Debunking of “Yahweh Inscription” (Allegedly) from Jebel al-Lawz

Talk about great timing. Just this past Wednesday in my Ancient Israel class at Western Washington University I covered some of the hokey “evidences” put forth by less-than-reputable Christian archaeologists in defense of Jebel el-Lawz as the true location of Mount Sinai. In briefer terms, the Ron Wyatt (see here also) and Robert Cornuke nonsense (see here, here, and here). Cornuke’s adventures (if they occurred) at Jebel el-Lawz, you may recall, were chronicled in a book by Howard Blum (“The Gold of Exodus”) that got reviewed in Biblical Archaeology review under the wonderful title, “Yahoos in Arabia.”

Now, mind you, I do think a good case can be made for Jebel el-Lawz as the location of Mount Sinai (though I’m not married to it). I just think real scholars like Frank Moore Cross of Harvard (now retired) are the people to pay attention to for a defense of that view).1

So now we have the latest archaeo-fiasco. The Jebel el-Lawz view is sullied once more by Christian archaeological amateurism and perhaps fakery. This time it’s an alleged “Yahweh inscription” from Jebel el-Lawz. You can read about the inscription and the claims surrounding it in this debunking by Gordon Franz.  It includes a picture (hand drawing) of the object. The lettering on the inscription, which some experts consider a fake, is not epigraphic Hebrew, nor proto-Sinaitic. It’s Old South Arabian script. You can click here to check a South Arabian alphabet and follow the discussion of the letters more easily.

  1. Note that in saying this, I’m telegraphing the fact that I am not persuaded against Cross’s position by the Jebel el-Lawz debunking by Gordon Franz, the same fellow to whom I’ve directed readers of this post for the Yahweh inscription debunking. I don’t think the Jebel el-Lawz location is without problem, but Franz’s arguments against it aren’t that compelling since they have other answers than the conclusions he draws. It’s just too bad that Jebel el-Lawz gets colored as silly because of people like Wyatt and Cornuke.

4 thoughts on “Debunking of “Yahweh Inscription” (Allegedly) from Jebel al-Lawz

  1. @tpearce: Yep, I’m aware of it (I’m on their mailing list). If the movie ever airs, I suspect that it will revive either the Tanir crossing of the Gulf of Aqaba or the Nuweiba crossing point (also Aqaba Gulf). Both lead to Midian. I have no problem with the Midian view; it’s just that a lot of paleobabble has accrued to it (unfortunately).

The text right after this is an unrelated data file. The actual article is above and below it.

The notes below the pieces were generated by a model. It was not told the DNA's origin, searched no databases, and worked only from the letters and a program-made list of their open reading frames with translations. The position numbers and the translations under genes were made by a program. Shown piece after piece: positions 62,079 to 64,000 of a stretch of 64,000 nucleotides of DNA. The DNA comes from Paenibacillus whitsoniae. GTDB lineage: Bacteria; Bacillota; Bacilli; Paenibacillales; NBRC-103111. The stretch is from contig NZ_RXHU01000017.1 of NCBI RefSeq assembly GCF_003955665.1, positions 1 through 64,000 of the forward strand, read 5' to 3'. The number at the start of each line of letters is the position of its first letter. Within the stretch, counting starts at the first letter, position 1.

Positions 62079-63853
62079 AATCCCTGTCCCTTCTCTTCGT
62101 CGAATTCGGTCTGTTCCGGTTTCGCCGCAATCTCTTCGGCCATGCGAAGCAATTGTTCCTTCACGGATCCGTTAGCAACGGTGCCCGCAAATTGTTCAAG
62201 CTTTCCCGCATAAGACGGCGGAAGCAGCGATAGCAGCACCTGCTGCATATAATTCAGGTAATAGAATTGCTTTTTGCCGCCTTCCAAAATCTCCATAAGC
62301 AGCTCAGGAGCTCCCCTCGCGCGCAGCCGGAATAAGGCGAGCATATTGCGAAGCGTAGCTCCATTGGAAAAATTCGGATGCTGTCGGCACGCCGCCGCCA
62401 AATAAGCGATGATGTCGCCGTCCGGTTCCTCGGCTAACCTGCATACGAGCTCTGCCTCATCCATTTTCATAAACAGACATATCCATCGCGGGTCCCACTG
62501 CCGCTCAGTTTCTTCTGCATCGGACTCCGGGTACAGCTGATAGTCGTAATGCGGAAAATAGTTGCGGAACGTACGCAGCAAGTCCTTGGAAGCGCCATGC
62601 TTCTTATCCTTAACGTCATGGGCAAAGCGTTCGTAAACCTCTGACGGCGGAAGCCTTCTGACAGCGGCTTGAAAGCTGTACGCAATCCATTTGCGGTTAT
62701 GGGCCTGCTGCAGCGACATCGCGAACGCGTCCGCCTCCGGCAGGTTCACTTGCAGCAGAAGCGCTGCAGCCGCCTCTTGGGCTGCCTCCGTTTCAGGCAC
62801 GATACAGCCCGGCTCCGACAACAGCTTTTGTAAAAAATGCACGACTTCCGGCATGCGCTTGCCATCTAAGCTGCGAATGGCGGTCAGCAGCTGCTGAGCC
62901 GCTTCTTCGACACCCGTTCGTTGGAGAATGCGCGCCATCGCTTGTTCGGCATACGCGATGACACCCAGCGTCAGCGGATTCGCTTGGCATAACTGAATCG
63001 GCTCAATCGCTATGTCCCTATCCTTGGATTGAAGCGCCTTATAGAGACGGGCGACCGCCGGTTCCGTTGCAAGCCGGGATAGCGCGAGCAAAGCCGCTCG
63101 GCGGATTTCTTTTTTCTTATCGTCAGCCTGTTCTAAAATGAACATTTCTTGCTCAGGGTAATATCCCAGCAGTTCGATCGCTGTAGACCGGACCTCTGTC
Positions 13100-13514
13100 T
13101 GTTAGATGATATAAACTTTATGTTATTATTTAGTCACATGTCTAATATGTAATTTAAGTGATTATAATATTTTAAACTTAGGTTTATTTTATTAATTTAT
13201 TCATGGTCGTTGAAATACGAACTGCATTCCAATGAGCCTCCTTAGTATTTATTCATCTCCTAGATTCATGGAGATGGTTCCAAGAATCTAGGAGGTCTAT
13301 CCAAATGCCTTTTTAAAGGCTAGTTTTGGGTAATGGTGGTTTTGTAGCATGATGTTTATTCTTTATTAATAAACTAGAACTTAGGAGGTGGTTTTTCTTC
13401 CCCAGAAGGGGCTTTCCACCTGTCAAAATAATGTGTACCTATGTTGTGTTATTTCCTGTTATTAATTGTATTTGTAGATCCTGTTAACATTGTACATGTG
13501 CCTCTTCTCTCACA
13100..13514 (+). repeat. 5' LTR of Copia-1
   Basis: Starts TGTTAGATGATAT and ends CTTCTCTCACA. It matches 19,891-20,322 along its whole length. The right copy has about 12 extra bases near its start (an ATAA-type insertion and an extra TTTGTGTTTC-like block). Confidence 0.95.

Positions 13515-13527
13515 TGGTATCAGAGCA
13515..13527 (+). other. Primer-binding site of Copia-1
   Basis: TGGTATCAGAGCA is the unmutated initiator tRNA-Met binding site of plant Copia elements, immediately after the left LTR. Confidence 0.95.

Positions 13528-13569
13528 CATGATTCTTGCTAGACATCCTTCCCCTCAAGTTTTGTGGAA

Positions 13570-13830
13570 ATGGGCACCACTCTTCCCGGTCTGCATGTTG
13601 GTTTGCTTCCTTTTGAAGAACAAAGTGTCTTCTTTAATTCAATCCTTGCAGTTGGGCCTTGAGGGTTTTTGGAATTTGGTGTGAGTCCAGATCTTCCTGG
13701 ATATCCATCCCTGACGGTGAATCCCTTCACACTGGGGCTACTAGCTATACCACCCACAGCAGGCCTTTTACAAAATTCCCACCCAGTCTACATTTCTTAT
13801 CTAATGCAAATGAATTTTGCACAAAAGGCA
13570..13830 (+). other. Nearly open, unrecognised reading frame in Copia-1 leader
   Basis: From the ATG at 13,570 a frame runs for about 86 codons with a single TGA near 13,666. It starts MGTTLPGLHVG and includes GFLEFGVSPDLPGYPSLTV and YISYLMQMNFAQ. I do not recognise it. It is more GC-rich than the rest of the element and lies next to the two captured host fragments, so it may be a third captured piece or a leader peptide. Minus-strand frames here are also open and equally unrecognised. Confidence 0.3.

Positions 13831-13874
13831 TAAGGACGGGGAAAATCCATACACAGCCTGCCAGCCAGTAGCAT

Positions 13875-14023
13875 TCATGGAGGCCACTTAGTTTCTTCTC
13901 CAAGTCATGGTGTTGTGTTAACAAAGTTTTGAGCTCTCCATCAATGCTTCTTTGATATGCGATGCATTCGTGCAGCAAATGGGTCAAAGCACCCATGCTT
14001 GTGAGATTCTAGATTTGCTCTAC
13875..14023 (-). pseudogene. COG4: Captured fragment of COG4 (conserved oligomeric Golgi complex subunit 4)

2. If Mount Horeb is in Sinai wouldn’t the Red Sea [or, if it is preferred, “Reed Sea” or “Sea of Reeds”] have to have been crossed from within Mizraim since the “Mountain of God” was only reached after a “Sea” was crossed? Where, then, from within Mizraim, was a “Sea” crossed into Sinai? Lake Timsa is out of the question since it rarely exceeds a depth of 3 feet. The Bitter Lakes [which some say is the Reed Sea or Sea of Reeds although there is another candidate] has, today, a mean depth of 16 feet, and the Gulf of Suez [also called the “Red Sea”] is between 40 and 60 feet deep. How did 600,000 + people, animals, and carts get to the bottom of the Bitter Lakes” 16 feet drop so so as to walk across its bottom or the 40 to 60 feet drop in the Gulf of Suez or up to the tops on the other sides? Israel did not cross on thin air or, if so. that truely was super-natural. Wouldn’t some sort of land bridge or land mass above the bottoms allowing easy transition from the shores wide enough and long enough that could be walked across be required? Have any been found? If none have been found at those locations, or if there were none at the time of the exodus, wouldn’t a crossing at any of those locations, or any other location, have been, if not impossible, extremly difficult? Or was one produced for the occasion and is no longer there being, in the course of 3000 + years, washed away? That will probably be the answer given and the question then is, “how is that known” and Isaiah 43:16 will be pointed to. In which case God not only divided the waters into walls on both sides by an “east wind” but also raised the land mass beneath the waters, presumbably 16, 40, or 60 feet high wide enough and long enough [20 miles in the case of the Gulf of Suez (Red Sea)] to walk across which, in the course of 3000 + years washed away. Or did the land mass decline when the waters collapsed taking Pharoah’s chariots and army to the bottom? So, for one of those reasons, no land mass fitting the necessities have been found at those locations. Where, then, from within Mizraim was a “Sea” crossed into Sinai? And how?

    • I’m not going through all the views here; I’m familiar with them, and readers can look them up. “Sea” can refer to any body of water; hence all the views. The only real interpretive key we get is the reference to (Pi)ha-hiroth, which in Egyptian means “mouth of the canal” (see Exod 14:2, 9). Hoffmeier has located this canal via satellite photography, but the problem is we don’t know (a) which way the procession was traveling in places, (b) where exactly they were when they turned BACK to Pi-hahiroth (Exod 14:1; Num 33:7); and (c) why it is that Numbers 33 has them passing through the “red sea,” then moving three days, and then camping by the “red sea”!? (Num 33:8,11).

      There are lots of theories supporting various routes. People can look them up.

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